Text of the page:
But, most influencers don’t have that much sway. They may have large followings, but maybe half are active, and the other half are “lurkers” (and at least one technology researcher and strategist, Alexandra Samuel, contends that “lurkers” are not only less likely to comment and engage, but also less likely to follow recommendations).
Still, the potential benefits of winning an influencer over to your cause are big, juicy, and understandably tempting, spawning a million-and-one articles about how to do influencer marketing. This article isn’t one of them.
This article is about whether you should use influencer marketing at all, and if you do, how you can benefit other people in addition to your brand. Yes, I could have titled this article “How you can use influencer marketing to make the world a better place,” but I’m not running for Miss America anytime soon.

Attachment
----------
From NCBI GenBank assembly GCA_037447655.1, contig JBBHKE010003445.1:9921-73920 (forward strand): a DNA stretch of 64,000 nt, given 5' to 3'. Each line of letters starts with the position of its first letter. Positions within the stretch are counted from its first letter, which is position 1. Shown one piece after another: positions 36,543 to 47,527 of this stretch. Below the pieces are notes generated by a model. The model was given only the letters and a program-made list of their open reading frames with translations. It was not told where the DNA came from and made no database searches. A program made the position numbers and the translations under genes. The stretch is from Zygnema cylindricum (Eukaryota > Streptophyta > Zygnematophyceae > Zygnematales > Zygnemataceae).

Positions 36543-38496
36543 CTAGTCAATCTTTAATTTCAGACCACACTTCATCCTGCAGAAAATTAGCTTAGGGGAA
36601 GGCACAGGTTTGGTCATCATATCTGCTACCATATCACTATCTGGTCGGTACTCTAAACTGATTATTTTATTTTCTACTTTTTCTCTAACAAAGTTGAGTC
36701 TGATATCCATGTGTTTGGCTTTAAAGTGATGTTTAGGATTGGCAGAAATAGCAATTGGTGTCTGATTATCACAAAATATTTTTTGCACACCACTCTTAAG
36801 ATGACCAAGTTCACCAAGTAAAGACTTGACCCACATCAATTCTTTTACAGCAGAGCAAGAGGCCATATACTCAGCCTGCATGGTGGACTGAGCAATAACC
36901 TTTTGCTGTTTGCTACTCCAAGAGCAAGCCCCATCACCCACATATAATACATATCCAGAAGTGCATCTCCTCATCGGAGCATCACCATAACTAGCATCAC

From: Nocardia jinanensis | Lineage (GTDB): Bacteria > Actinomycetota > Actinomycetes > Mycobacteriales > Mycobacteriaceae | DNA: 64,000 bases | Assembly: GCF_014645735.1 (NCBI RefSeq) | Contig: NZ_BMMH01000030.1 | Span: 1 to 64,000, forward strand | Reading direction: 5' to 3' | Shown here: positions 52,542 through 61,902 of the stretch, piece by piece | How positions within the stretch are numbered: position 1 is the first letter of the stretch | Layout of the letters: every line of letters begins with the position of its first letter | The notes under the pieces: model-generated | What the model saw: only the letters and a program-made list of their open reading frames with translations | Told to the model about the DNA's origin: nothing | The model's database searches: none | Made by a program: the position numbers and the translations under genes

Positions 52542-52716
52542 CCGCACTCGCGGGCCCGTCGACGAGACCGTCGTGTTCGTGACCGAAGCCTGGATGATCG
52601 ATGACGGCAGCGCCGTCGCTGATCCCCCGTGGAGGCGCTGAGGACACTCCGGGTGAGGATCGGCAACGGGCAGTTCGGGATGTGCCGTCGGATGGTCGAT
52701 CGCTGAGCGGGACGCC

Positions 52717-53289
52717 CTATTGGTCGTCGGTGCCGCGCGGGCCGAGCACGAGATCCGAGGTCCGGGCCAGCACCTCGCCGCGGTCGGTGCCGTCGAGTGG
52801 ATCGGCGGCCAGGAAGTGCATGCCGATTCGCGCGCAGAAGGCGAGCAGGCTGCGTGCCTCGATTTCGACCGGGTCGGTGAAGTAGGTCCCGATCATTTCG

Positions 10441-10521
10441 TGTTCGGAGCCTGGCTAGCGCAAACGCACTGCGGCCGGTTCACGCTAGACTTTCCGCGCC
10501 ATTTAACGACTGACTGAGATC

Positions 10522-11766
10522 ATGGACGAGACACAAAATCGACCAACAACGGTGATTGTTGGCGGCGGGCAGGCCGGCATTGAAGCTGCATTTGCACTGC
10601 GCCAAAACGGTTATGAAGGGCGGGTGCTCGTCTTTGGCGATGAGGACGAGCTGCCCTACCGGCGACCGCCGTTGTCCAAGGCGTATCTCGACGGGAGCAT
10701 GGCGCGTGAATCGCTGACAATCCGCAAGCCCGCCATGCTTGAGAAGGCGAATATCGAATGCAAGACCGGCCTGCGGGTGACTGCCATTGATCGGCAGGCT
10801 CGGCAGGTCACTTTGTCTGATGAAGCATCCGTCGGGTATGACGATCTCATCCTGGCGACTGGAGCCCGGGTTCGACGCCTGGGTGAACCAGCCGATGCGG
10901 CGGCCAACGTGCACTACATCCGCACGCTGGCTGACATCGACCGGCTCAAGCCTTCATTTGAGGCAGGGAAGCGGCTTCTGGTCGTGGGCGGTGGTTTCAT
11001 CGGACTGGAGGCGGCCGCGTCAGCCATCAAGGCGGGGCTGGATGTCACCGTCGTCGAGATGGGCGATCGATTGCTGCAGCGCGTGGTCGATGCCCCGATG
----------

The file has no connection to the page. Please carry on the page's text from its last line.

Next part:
Big Picture: How Ethical – not to mention effective – is Influencer Marketing?
“The voice of the customer has always been one of the most powerful concepts in marketing, and today’s social media platforms act as one giant megaphone for that voice.” – Kyle Wong, “The Explosive Growth of Influence Marketing and What it Means for You,” Forbes
The theory is that by choosing the right influencers with whom to partner, you’ll get an all-access pass into the minds and hearts of their audience (who is also your target audience). But first, you have to choose your influencer, and there’s a scientific approach to this called “influencer targeting.”
According to Forbes, the winning influencer targeting equation is:
“Influencer = Audience Reach (# of followers) X Brand Affinity (expertise and credibility) X Strength of Relationship with Followers”